As the new year approaches, there will be tons of articles circulating about making New Year’s resolutions. Products will offer quick fixes for how you can lose 20 pounds in two months, improve your emotional health in an instant, etc. There can be a lot of pressure to make immediate changes. This is stressful, and not conducive to how humans work.
The past few years, I’ve been reframing the way I approach this. Instead of calling them resolutions, I call them goals. Even the definition of “goal” vs that of “resolution” makes goals sound more accessible.
One of the first definitions of “resolution” is “the act of resolving or determining upon an action.” On the other hand, the first definition of “goal” is “the end toward which effort is directed.” “Resolution” connotes something already complete—“goal” is the act of working towards.
It’s a seemingly small change, but words affect how we see things. The word “goal” doesn’t have the same type of pressure. And setting goals is slower; you can go in increments.
If it’s a larger goal, I break it up into smaller ones. For instance, let’s say I wanted to learn a new language. Maybe I’d make it my first task to do research: what are some books I could read, shows I could watch, people I know who might want to speak that language with me. Once I’m done with that phase, I might make a goal for how many words or sentences I’ll learn per week or month. This makes it feel doable—in turn making me more likely to do it.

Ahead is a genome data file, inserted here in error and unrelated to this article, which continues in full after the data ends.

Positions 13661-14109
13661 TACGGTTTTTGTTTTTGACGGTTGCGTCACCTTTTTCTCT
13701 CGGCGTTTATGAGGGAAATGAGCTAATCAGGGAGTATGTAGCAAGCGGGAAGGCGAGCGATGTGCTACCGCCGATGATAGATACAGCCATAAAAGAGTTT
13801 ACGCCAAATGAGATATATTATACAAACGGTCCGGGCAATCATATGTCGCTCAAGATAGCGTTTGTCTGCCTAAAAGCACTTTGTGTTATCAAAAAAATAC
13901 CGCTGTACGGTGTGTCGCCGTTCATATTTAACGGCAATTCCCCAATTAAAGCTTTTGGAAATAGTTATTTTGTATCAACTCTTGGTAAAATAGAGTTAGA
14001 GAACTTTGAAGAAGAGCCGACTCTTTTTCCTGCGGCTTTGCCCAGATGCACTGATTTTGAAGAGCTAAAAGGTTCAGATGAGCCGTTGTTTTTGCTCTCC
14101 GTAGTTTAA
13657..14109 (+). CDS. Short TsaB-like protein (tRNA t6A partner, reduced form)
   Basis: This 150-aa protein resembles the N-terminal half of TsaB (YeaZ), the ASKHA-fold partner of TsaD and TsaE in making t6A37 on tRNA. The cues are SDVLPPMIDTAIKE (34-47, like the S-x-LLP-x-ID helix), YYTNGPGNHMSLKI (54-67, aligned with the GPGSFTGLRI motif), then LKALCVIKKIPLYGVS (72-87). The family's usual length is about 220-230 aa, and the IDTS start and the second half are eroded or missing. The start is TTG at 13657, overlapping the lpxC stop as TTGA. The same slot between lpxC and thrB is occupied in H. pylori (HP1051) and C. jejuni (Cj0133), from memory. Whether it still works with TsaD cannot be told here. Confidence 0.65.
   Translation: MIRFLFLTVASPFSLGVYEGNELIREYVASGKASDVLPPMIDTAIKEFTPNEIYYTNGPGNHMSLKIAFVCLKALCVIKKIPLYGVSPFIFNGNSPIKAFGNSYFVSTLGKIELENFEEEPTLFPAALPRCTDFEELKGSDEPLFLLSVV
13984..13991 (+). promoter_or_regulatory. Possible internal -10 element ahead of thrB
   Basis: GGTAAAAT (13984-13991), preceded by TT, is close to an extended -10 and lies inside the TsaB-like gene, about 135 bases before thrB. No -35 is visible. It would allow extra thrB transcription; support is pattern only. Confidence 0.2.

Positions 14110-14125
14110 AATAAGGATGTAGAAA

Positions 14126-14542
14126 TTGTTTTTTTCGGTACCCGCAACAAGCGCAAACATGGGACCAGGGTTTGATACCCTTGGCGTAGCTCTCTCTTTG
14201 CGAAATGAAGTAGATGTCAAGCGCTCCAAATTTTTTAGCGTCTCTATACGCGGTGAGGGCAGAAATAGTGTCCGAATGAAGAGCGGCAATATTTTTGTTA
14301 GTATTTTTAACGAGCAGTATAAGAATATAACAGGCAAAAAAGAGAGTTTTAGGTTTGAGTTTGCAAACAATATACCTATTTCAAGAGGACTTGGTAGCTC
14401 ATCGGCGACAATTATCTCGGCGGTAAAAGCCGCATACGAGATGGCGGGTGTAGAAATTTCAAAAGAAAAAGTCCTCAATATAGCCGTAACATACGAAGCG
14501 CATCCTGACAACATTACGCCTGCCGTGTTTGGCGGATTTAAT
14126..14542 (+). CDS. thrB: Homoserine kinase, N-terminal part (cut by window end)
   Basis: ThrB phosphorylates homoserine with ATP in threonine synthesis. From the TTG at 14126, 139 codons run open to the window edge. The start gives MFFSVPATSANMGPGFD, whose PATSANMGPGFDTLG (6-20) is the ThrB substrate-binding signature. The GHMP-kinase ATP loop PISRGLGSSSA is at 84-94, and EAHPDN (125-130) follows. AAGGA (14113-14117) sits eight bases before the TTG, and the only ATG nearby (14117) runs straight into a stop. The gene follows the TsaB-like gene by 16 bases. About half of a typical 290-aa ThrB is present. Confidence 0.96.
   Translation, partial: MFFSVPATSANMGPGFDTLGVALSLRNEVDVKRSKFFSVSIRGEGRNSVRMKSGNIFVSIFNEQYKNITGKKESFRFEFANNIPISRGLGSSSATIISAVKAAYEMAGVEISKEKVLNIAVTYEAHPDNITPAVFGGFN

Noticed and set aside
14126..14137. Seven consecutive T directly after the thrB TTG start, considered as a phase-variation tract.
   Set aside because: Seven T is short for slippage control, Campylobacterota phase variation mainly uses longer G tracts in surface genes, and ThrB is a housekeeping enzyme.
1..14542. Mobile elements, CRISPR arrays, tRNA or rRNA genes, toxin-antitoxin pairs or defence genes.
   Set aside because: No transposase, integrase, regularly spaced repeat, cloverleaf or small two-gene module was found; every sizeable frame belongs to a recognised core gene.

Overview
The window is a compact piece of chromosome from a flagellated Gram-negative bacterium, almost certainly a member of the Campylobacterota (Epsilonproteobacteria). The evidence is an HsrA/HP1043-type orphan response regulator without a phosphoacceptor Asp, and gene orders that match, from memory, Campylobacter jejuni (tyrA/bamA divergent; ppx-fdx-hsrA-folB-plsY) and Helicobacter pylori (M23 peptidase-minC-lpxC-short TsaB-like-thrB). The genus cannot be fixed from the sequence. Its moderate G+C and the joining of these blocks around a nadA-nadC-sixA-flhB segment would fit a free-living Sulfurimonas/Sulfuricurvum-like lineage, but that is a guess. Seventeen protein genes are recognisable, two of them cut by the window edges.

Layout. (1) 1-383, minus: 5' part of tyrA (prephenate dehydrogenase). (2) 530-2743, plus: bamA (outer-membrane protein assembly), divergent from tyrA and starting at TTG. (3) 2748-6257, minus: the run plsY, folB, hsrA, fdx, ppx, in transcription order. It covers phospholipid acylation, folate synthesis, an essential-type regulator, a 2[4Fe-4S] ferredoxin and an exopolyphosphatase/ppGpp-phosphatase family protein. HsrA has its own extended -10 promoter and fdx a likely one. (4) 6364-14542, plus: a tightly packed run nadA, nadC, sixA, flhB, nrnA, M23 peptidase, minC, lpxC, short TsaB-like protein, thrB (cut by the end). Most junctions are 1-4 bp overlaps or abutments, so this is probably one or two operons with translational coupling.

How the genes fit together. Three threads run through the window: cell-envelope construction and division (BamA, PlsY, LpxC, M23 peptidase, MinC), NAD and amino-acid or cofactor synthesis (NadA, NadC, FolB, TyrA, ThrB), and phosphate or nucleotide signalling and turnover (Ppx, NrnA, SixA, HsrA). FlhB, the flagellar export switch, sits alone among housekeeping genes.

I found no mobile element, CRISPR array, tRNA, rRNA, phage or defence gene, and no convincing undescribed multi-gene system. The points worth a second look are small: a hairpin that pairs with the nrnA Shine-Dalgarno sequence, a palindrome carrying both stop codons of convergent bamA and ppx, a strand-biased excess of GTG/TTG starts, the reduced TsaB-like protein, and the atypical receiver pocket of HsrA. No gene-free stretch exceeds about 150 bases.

In their (as I’ve noticed) widely quoted article Toward a Theory of Task Motivation, Dr. Gary Latham and Dr. Edwin Locke wrote that more than 90% of the time, people performed better with specific and reasonably challenging goals. Another widely talked about method, also sometimes used in addiction interventions, is SMART; SMART stands for Specific, Measurable, Achievable, Realistic, and Timely.
It’s not only that people are often looking for quick fixes in their resolutions, but also that they’re coming up with too-broad ideas like “this year I’ll lose weight.”
There are benefits to making goals more manageable, beyond the fact that they’ll be easier to achieve. I found varying statistics for the percent of resolutions that “fail,” but none of those statistics were below 80%. If you resolve to do something and don’t in the long-term, this can lead to feelings of failure and low self-esteem. Low self-esteem isn’t a diagnosis, but it does no favors to your overall mental health.
I do think the new year is a good time to make goals, but I always try to think about why I’m making them. If I’m making goals just because that’s what people do, I try to shift my focus. If I’m doing it to improve my life, I figure that adding stress and pressure is already not meeting the goal.
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